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I was looking up the history of JavaScript and found out that the ECMAScript specification is based on it. So JavaScript is older than ECMAScript but seems to have become an implementation of that specification later on.

So what I found out so far is that:

  • JavaScript 1.0 was the first version
  • ECMAScript 3 is implemented in JavaScript 1.5
  • ECMAScript 4 was never completed
  • ECMAScript 5 is implemented in JavaScript 1.8.5
  • ECMAScript 6 was released 2015 (therefore it is also called ECMAScript 2015)
  • ECMAScript 7 was released 2016 (therefore it is also called ECMAScript 2016)

After Version 1.8.5 of JavaScript I can't find any higher version numbers of it. Which versions of JavaScript implement ECMAScript 6 or 7?

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  • Looks like the current version of JavaScript is only ESCMA 5 Compliant. JavaScript, just like JScript, ActionScript etc,.. implement ECMAScript, therefore, not every new version of ECMAScript has to have a new implementation version of JavaScript implementing it. According to https://en.wikipedia.org/wiki/JavaScript#Version_history 1.8.5 implements features for ECMA-262 5th edition - Though each browser can support later features independently of other Browsers.
    – Nope
    Feb 24, 2017 at 17:07
  • It seems that After 1.8.5 all browsers dropped their default scripting engine to comply with ECMA Script. Feb 24, 2017 at 17:10
  • You are also improperly mixing the terms ECMAScript and JavaScript. ECMAScript x is not implemented in JavaScript y. JavaScript was first and thus it is the commonly known name for what has become ECMAScript after standardization. However, since then JavaScript is just an obsolete alias for ECMAScript and you can't think of them as the specification on one side and its actual implementation on the other. If you think of implementations you might talk about V8, SunSpider, SpiderMonkey... They may use some version numbers attached to releases that started supporting ES version X or Y some day. Feb 25, 2017 at 8:33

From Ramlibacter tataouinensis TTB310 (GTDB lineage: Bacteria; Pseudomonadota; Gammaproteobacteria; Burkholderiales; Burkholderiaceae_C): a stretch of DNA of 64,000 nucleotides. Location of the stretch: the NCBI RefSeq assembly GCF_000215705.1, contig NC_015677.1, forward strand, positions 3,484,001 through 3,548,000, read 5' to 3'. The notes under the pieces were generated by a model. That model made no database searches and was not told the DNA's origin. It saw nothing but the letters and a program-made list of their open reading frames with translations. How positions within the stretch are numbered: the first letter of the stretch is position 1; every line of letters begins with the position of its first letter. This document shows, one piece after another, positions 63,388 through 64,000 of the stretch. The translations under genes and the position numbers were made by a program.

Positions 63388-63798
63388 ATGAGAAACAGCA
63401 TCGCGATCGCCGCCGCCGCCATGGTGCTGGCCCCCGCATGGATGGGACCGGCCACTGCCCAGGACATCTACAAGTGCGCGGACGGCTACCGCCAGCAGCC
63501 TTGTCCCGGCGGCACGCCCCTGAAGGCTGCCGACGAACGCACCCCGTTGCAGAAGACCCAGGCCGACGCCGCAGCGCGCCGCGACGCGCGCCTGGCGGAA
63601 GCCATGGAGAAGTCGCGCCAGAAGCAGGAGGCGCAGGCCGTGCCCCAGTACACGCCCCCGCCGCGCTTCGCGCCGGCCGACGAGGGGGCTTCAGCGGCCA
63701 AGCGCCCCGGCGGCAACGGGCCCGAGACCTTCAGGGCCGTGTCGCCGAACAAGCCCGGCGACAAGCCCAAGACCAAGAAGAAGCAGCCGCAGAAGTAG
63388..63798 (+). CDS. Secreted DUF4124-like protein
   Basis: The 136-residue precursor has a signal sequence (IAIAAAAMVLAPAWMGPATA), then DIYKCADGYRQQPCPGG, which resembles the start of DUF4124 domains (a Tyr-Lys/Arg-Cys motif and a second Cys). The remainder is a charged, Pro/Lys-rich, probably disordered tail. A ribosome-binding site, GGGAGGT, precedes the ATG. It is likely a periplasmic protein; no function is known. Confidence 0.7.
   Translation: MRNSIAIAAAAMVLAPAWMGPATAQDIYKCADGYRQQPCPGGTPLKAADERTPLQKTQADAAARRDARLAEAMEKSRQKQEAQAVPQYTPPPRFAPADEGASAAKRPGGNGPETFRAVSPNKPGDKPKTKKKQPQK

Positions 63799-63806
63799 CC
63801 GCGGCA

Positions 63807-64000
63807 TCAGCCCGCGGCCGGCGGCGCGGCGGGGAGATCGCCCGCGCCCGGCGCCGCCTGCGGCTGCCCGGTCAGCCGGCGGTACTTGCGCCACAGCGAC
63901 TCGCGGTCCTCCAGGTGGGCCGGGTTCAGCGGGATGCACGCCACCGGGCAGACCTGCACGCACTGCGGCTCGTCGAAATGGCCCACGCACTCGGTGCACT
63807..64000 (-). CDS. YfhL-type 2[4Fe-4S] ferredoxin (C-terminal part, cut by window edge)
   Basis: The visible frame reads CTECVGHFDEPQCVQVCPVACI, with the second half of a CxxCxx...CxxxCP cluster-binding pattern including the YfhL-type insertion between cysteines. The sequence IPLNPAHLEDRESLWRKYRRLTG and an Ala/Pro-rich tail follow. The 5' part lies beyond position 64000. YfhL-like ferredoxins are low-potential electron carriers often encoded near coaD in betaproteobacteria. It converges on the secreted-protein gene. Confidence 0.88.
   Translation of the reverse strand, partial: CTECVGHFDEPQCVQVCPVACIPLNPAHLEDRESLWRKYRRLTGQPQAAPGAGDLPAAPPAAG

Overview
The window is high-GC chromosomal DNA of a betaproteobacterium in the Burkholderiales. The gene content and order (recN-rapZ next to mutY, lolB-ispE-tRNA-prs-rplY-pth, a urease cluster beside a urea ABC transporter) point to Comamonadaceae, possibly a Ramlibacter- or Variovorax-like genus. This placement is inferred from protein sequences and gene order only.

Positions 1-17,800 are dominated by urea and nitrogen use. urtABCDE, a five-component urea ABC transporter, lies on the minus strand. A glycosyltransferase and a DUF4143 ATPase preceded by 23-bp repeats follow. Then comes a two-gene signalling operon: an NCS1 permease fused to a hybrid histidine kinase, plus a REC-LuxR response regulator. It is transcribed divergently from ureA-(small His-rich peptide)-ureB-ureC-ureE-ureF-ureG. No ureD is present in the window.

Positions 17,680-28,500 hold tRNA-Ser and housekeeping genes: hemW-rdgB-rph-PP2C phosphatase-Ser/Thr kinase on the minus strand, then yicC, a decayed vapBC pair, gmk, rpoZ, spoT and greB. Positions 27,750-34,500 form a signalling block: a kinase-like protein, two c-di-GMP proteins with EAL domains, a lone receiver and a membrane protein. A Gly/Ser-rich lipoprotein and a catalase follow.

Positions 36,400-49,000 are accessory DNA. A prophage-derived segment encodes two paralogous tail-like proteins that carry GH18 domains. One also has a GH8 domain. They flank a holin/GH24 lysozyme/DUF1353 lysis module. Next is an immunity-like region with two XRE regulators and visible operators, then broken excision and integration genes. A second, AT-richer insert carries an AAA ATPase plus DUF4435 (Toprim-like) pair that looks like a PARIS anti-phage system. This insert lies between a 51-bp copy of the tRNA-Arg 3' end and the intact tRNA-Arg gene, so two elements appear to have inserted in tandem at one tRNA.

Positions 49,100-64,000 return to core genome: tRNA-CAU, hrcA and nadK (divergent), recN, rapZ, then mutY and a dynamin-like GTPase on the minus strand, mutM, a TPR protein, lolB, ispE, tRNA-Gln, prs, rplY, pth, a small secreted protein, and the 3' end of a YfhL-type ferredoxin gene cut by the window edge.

4 Answers 4

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According to Wikipedia, the JavaScript-specific version numbers were only used by Firefox, and were dropped in Firefox 4.

These days, there's not really such thing as 'the current version of JavaScript' - the ECMAScript standards get created, and the browser vendors implement the features into their JS engines at their own pace. This pace varies wildly - as demonstrated by the very useful Kangax compatibility table.

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https://developer.mozilla.org/en-US/docs/Web/JavaScript/New_in_JavaScript#JavaScript_versions:

Deprecated. The explicit versioning and opt-in of language features was Mozilla-specific and is in process of being removed. Firefox 4 was the last version which referred to an JavaScript version (1.8.5). With new ECMA standards, JavaScript language features are now often mentioned with their initial definition in ECMA-262 Editions such as ECMAScript 2015.

Starting with Firefox 5, changes in JavaScript are listed at https://developer.mozilla.org/en-US/docs/Web/JavaScript/New_in_JavaScript/Firefox_JavaScript_changelog, but not versioned otherwise.

See the lists at ECMAScript 2015 support in Mozilla and ECMAScript Next support in Mozilla for which features are available in which version of Firefox.

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"JavaScript" is a proprietary brand name for an implementation of a scripting language. It was created by Netscape in the early 1990's and, as with all languages, has had revisions over the years. These revisions are tracked with version numbers. Today, JavaScript is maintained by the Mozilla Organization and they continue to evolve the language and track that evolution via version numbers.

However, many years ago, Netscape wanted "JavaScript" to be recognized as the official scripting language of the web and so they approached the "European Computer Manufacturer's Association" (ECMA) to produce a specification that detailed the "official" language. That language (ECMAScript) has also had revisions over the years and those revisions come with version numbers.

Knowing all this, in casual conversation (and sometimes not so casual), people say "JavaScript" when they actually should be saying "ECMAScript". It's like asking for "Kleenex", when you really just mean tissue.

Today, we don't really worry about JavaScript versions any more. We just worry about runtime environments and what they support. It is uncommon for new features to be implemented as a whole. Usually, implementations start bringing in new features of ECMAScript bit-by-bit.

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Actually they stopped numbering JS version and only using ECMAScript version and ECMAScript year version (like ES6/ECMAScript2015). Now JS is only standardizd by ES. ES6 and ES7 is implemented on ES5 only.

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